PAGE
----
When I got off the ferry in the harbor of the Greek island of Sifnos in 1972, I was 21 years old and very serious about being a painter. I had had three successful shows and I had just been accepted to a three-year Master of Fine Arts program at the Royal College of Art in London. I was, I guess, a little full of myself, but very disciplined. Drawing and painting were all that mattered to me, and I had come to Sifnos looking for a quiet place in the sun to work in peace.
The landscape and architecture of Sifnos are very sculptural, and the nature overwhelmingly beautiful and very alive, and, from the start, the island totally captivated me and set me working right away. Because of the almost constant wind, it was impossible to set up an easel and work on a large scale as I had at home in Switzerland. But I hiked all over the place all day long, always with a sketchbook in hand, and the pages began filling rapidly. I carried a little foldout stool with me and worked usually in the shade of olive trees or the wind protection of a church wall, and I sat for hours, working on drawing after drawing.
The drawings were, for me, quite tentative at first, almost timid; I was used to drawing in the mountains in Switzerland, and of course this was all new to me, the winding paths, the stone walls, the terraces covered with olive trees. But I discovered that summer that the drawing subjects were endless: mountains topped with monasteries, perfect white churches on rocks thrust into the sea, twisting village streets, fields with ancient Cycladic towers, and always the sea and mountainous islands in the distance. My hand flew over the pages of my sketchbooks.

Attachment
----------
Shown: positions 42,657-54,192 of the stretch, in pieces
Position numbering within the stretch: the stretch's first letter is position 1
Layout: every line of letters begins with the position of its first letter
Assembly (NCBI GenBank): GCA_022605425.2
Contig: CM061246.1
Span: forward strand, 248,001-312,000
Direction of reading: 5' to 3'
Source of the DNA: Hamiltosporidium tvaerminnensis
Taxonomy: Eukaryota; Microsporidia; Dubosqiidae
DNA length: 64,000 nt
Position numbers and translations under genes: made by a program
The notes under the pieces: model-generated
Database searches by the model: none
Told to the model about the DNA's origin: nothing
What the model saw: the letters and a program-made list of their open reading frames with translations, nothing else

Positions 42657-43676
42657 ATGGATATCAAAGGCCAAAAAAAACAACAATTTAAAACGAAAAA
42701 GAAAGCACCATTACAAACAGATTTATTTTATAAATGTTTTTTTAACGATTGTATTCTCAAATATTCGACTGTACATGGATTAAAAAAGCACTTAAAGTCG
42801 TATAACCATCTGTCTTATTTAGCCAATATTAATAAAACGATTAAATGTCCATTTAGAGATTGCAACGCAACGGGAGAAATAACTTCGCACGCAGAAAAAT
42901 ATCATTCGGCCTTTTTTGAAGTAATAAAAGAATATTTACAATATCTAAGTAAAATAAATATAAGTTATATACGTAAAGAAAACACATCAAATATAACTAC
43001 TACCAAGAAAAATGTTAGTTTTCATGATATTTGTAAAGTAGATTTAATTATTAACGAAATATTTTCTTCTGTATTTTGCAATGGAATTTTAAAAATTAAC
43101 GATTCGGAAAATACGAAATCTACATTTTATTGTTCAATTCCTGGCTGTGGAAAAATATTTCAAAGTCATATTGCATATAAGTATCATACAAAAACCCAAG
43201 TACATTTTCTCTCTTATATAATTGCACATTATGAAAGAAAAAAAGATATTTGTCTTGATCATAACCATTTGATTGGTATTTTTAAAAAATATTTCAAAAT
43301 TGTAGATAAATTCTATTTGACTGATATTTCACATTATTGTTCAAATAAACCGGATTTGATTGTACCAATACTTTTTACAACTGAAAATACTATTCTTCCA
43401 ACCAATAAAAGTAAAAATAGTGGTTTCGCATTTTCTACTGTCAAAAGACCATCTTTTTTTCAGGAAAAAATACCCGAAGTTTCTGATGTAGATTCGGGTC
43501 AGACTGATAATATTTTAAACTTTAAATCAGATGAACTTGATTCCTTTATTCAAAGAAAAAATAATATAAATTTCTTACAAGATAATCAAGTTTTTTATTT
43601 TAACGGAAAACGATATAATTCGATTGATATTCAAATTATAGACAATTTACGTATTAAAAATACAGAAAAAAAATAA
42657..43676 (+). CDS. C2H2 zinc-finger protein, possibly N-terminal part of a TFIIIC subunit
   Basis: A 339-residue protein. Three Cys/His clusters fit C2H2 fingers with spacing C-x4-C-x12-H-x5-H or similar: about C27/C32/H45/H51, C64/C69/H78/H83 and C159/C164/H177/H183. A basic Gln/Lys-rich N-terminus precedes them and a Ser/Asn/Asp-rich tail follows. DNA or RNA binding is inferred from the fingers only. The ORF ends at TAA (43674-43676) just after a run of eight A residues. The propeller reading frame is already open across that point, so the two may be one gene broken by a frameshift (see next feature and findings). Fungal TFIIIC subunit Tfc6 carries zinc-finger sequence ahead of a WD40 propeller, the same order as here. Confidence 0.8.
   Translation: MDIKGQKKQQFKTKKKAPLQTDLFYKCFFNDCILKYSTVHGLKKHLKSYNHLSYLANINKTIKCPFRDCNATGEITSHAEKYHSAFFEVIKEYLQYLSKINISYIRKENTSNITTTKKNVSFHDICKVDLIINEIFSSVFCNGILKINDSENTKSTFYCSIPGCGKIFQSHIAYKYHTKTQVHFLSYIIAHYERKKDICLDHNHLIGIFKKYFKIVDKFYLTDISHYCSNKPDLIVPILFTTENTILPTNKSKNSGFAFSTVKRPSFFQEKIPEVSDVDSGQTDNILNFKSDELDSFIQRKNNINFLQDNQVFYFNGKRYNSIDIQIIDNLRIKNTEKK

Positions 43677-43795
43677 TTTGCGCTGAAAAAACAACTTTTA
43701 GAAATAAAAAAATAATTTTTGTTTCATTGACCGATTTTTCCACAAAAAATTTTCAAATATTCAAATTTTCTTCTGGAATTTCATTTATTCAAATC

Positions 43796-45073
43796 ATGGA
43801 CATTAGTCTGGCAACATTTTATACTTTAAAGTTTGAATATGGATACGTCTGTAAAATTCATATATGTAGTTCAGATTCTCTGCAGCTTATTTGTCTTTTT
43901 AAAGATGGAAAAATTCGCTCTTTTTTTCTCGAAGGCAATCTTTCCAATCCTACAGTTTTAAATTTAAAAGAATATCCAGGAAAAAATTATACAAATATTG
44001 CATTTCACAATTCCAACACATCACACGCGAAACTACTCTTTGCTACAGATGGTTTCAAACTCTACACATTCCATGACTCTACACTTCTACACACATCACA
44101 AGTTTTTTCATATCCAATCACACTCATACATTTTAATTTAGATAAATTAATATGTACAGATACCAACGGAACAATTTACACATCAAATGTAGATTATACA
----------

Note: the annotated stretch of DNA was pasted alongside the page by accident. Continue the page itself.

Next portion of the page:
I never got bored working there, drawing and eventually painting as well, painting the light, the sky, the sea, the wildflowers. Summer after summer, for thirty-five years, I would get there and the beauty and the magic of the island would take hold of me, and I would start working, throw myself into work.
One day, sometime after I bought my house there in 1977, I was raving to a Sifniot farmer about the views from my terrace. He replied proudly, “Any view on Sifnos is beautiful—even a white wall.”
How right he was.
The islanders respected me and loved me, I knew, but deep down I think they must have thought sitting there under a tree sketching away a rather strange activity. Farming and fishing were their lives; little else existed for them. In those days they lived so far from the world there on their island that the world I came from was a mystery.
Born in the former Belgian Congo in 1950, Christian Brechneff was educated in Switzerland, England, and the United States. In 1975, he received his master of art degree from the Royal College of Art in London. He shows regularly in Basel and Zurich, and Three Oceans, his one-man show in New York in 2001, was with Salander-O’Reilly Galleries. He is also the author of Homage: Encounters with the East, a book of travel drawings published in 2007. You can find Christian Brechneff online at www.christianbrechneff.com.